4) Turn on the WEP security in order to encrypt your communications.  You can follow the procedure here on the router.  You normally enter a pass phrase which generates the 128 bit WEP shared key [you should use the 128 bit security instead of the 40 bit WEP key].  On each PC  you will enter this shared key.  On XP machines, you will have to enter the entire KEY manually - it won't generate the key from the pass phrase.

5) You will need to investigate whether WPA is available as an upgrade on your wireless router, and your NICs.  See this page for some evolving information.  WPA ...should... close the open security holes in your wireless network, or at least make it secure enough until 802.11x products appear in about a year.  The latest WinXP service pack supports WPA - I believe it is the only OS that does this so far.  All other OS's will need a special driver.  See this page for some of my initial WPA experiences with Linksys.  If you are successful with making WPA work, then your security liabilities are almost nil!  So work on getting WPA up and running, OK?

6) Update Mar 2007:  You need to add the wireless client update package from Microsoft for the WPA/WPA2 stuff.  Microsoft does NOT push these as critical updates. 

7) Here is an update in early 2007 from Leo and Steve:

Leo: The subject that will not die. KB923154, that's Knowledge Base
article 923154, has slightly newer versions of the Wireless Zero Config
files than KB917021, newer by four days, the 22nd of August as opposed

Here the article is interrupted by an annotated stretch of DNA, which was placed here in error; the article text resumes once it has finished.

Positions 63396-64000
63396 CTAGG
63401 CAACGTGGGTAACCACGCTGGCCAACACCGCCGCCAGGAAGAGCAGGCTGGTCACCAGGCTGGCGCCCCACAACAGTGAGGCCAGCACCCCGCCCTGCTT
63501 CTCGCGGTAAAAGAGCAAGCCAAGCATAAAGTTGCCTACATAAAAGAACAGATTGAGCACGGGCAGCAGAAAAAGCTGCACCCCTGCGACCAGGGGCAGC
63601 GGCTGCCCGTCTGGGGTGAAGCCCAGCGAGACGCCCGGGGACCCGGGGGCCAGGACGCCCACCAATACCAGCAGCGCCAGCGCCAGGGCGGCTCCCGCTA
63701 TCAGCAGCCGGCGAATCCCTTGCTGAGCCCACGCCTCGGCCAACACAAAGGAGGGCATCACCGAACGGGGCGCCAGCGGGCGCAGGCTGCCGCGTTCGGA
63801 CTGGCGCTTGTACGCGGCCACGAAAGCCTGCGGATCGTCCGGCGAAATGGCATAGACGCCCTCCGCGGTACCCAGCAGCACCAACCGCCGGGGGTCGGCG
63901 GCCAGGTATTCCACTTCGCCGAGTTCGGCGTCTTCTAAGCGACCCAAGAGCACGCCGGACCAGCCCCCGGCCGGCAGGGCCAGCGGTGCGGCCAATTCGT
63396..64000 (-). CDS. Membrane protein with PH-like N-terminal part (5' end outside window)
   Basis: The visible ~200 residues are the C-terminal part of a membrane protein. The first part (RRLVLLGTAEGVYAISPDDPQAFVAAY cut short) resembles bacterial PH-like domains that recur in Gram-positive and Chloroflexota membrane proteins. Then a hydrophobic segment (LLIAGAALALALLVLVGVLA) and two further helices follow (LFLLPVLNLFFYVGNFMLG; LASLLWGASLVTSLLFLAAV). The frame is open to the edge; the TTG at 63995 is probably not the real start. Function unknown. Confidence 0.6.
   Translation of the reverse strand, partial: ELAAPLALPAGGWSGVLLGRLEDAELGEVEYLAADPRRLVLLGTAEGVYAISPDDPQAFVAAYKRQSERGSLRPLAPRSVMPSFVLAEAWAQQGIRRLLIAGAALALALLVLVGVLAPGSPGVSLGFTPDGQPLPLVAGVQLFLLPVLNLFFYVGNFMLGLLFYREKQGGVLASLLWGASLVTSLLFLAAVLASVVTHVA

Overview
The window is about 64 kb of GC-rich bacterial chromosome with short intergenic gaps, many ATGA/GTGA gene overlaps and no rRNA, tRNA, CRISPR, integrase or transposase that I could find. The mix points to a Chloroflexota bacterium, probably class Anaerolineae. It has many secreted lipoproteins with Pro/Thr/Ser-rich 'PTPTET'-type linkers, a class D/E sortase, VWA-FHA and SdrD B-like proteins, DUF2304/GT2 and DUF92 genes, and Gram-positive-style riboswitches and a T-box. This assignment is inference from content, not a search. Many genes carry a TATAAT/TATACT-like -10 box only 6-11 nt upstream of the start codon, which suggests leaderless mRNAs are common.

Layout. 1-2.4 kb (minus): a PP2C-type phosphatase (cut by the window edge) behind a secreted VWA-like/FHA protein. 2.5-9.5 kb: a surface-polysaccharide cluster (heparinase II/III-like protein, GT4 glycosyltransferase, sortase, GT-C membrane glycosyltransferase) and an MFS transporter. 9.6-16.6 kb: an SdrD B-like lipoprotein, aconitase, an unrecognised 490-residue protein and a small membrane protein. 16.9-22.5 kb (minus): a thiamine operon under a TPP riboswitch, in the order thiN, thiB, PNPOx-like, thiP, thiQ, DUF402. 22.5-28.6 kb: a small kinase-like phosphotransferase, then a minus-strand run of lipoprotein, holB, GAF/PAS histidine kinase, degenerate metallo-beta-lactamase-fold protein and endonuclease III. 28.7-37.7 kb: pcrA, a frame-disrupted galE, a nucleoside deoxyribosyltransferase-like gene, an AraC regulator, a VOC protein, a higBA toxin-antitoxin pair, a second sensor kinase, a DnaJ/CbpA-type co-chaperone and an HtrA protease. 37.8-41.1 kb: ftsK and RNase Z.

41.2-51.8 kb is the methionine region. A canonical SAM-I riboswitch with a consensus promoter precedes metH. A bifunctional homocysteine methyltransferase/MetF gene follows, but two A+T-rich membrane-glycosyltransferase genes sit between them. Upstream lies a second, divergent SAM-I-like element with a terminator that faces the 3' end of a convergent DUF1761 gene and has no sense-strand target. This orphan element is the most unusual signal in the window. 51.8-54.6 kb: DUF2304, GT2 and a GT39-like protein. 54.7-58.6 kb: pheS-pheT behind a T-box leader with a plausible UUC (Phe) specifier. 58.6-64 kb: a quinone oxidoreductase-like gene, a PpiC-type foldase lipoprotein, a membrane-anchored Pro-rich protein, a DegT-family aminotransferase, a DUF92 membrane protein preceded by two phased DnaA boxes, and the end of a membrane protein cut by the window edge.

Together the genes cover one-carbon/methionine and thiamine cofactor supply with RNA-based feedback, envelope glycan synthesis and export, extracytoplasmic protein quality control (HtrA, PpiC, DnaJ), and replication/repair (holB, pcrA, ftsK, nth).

to the 18th; and a later build, Build 2979 instead of 2977. The files
seem to be the same size. They're both updates. The later update also
includes updspapi.dll, an old DLL from 2005 but still newer than the
version on my up-to-date patched system. I discovered these newer
versions while perusing the RyanVM update packs to see if they included
the 917021 files. In case you don't know, and I didn't know this, the
RyanVM packs are used to slipstream all XP patches into a new Windows
install disk, a very handy thing to have. Thought you might like to
update the Security Now! Episode 81 notes yet again.

My experience with the BEFW11S4 is with the firmware 1.44.2, and with the Linksys WMP11 PCI wireless NIC, version 2.7, and the WPC11 PC Card, used in an IBM Thinkpad 600E laptop.  This configuration seems to work pretty reliably.  I did have a problem with the DHCP initially, because ....somehow... the DHCP server was certainly enabled, but it had an address range of zero, so it wouldn't dole out any addresses.  I can't figure out how this happened.  I don't think it was me, so be careful out there.  This page discusses my experience with the WPC11/WMP11/BEFW11S4.